J. Hamilton Hudson, Esq.

J. Hamilton Hudson, Esq.

J. Hamilton Hudson earned his JD with an MS from Tulane University and his BA magna cum laude in anthropology from the University of Colorado.He is a member of Chacruna’s Council for the Protection of Sacred Plants.
J. Hamilton Hudson, Esq.

Latest posts by J. Hamilton Hudson, Esq. (see all)


The recent sentencing of Brazilian ayahuasca practitioner Eduardo Chianca Roca in Moscow made it clear that Russian courts will readily prosecute people using or transporting ayahuasca.

Roca, 67, flew to Moscow from Lisbon at the invitation of other scholars for a tour of lectures throughout Europe. Russian customs officials, acting on a tip from the Moscow airport’s drug enforcement detail, searched Roca’s luggage upon his arrival and found four bottles of ayahuasca. Roca explained that he was carrying the brew for meditation and healing.

Roca was detained for nine months after his arrest, during which his attorney, Eduard Usikov, made several powerful appeals for his release including letters of defense from the Brazilian Federation of Therapists; the Fulni-o tribe, Aguas Belas; the chair of the Parliamentary Front for Integrative Practices in Health of the National Congress, and, Michel Temer.

President Temer personally asked Russian President Vladimir Putin to release Roca. But Roca was sentenced to six and a half years’ imprisonment—specifically for transporting the DMT contained within his four bottles of ayahuasca. Roca’s wife commented that the sentence was a small miracle, much lighter than the expected sentence of seventeen years’ imprisonment. Roca is focused now on applying for extradition from Russia to Brazil.

As in many other countries, DMT is illegal in Russia under the Federal Law on Narcotics and Psychotropic Substances. Though ayahuasca is not specifically prohibited under Russian law, the Russian Criminal Code contains provisions covering all activities related to psychotropic plants, and Russian courts have applied those provisions to transportation of ayahuasca—as in the case of Roca.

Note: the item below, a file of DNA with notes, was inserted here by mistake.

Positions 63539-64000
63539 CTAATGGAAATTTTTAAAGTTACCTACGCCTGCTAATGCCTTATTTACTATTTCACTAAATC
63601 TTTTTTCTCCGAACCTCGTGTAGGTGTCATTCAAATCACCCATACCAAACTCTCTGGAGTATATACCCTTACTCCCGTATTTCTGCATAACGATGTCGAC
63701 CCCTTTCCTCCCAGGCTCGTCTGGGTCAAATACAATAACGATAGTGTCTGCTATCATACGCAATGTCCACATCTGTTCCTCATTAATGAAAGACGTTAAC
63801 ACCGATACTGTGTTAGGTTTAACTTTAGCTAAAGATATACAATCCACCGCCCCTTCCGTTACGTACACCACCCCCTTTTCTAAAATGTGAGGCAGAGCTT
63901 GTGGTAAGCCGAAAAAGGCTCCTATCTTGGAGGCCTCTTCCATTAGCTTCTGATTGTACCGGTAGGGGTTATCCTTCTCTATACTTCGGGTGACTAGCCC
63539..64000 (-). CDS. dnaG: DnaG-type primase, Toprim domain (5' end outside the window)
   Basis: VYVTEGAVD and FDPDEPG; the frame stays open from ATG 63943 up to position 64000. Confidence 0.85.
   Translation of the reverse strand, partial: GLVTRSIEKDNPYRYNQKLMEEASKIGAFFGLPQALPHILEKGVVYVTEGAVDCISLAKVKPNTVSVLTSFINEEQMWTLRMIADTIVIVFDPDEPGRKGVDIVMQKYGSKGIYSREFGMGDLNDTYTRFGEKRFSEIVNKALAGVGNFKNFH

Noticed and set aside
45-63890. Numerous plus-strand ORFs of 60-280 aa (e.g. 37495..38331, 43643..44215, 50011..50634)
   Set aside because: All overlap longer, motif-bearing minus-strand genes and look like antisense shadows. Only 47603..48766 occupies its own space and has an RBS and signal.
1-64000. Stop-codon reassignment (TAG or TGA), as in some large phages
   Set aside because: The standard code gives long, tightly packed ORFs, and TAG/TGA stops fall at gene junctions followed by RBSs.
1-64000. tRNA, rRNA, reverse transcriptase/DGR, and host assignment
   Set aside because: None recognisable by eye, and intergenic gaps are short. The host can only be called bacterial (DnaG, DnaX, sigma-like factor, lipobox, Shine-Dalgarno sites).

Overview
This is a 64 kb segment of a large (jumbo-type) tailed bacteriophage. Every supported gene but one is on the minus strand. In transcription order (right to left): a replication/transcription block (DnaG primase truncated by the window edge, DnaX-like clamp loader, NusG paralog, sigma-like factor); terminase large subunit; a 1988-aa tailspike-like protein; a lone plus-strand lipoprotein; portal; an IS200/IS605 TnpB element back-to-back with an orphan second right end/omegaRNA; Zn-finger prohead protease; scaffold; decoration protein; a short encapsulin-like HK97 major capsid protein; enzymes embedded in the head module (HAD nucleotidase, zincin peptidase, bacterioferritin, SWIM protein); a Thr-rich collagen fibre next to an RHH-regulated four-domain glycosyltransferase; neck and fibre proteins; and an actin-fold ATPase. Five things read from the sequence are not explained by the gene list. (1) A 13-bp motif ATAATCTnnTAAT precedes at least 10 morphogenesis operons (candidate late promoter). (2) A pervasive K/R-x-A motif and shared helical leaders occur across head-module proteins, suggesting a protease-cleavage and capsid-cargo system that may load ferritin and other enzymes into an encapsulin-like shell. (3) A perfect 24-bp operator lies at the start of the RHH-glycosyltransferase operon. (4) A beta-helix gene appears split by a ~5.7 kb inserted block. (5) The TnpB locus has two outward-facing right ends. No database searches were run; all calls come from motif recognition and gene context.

Despite the strict regulations, people have been importing the plant ingredients of ayahuasca into Russia since the 1990s. The Brazilian ayahuasca religions do appear to have a presence in Russia. Moreover, my sources report that, recently, Russian celebrities have been blogging about ayahuasca, and that increasing numbers of Russians have been going to the Peruvian Amazon for ayahuasca ceremonies. I also heard of Peruvian shamans going to Russia and neighboring countries to offer ayahuasca ceremonies.

The export, import, and provision of psychotropic plants or substances is illegal in Russia under Article 229 – 232 of the Russian Criminal Code, with a punishment of three to twenty years’ imprisonment, depending on the offense and the amount of the substance. The cultivation of psychotropic plants carries lower penalties of up to two years, or eight years for cultivating “large amounts” of the plants.

In 1997 Russia passed its Federal Law on Narcotic Drugs and Psychotropic Substances. DMT is listed as a controlled substance under the law. The only entity permitted to import DMT into Russia is Lomonosov Moscow State University, and only since an amendment to the Federal Law on Narcotic Drugs and Psychotropic Substances was passed in 2017 to create a national anti-doping laboratory in the wake of the Olympics doping scandal.

With all the attention on shamans from the Amazon rainforest, many people forget that the word “shaman” came from Russia. A Dutch man named E. Ysbrantes Ides brought the word “shaman” to Europe in in the latter half of the seventeenth century after hearing indigenous Tungusian tribes in Eastern Siberia use saman to describe their religious figures adept at traversing the spirit world (though the entheogen the Tungusian saman used was Amanita muscaria mushrooms, not ayahuasca). Today in Russia, shamanism has seen a significant modern revival as an official religious practice. On the other hand, Russia has a reported “war against foreign religions” that effectively ostracizes anything but orthodox Christianity. With such historical backing and contemporary interest, one could expect Russia to have a progressive legal stance towards ayahuasca, but it does not.

As the recent arrest and sentencing of Eduardo Chianca Roca in Moscow made clear, Russian courts will readily apply the prohibition on DMT in Russian law to prosecute people using or transporting ayahuasca. In sum, anyone considering participating in a religious ceremony involving ayahuasca in Russia should exercise extreme caution.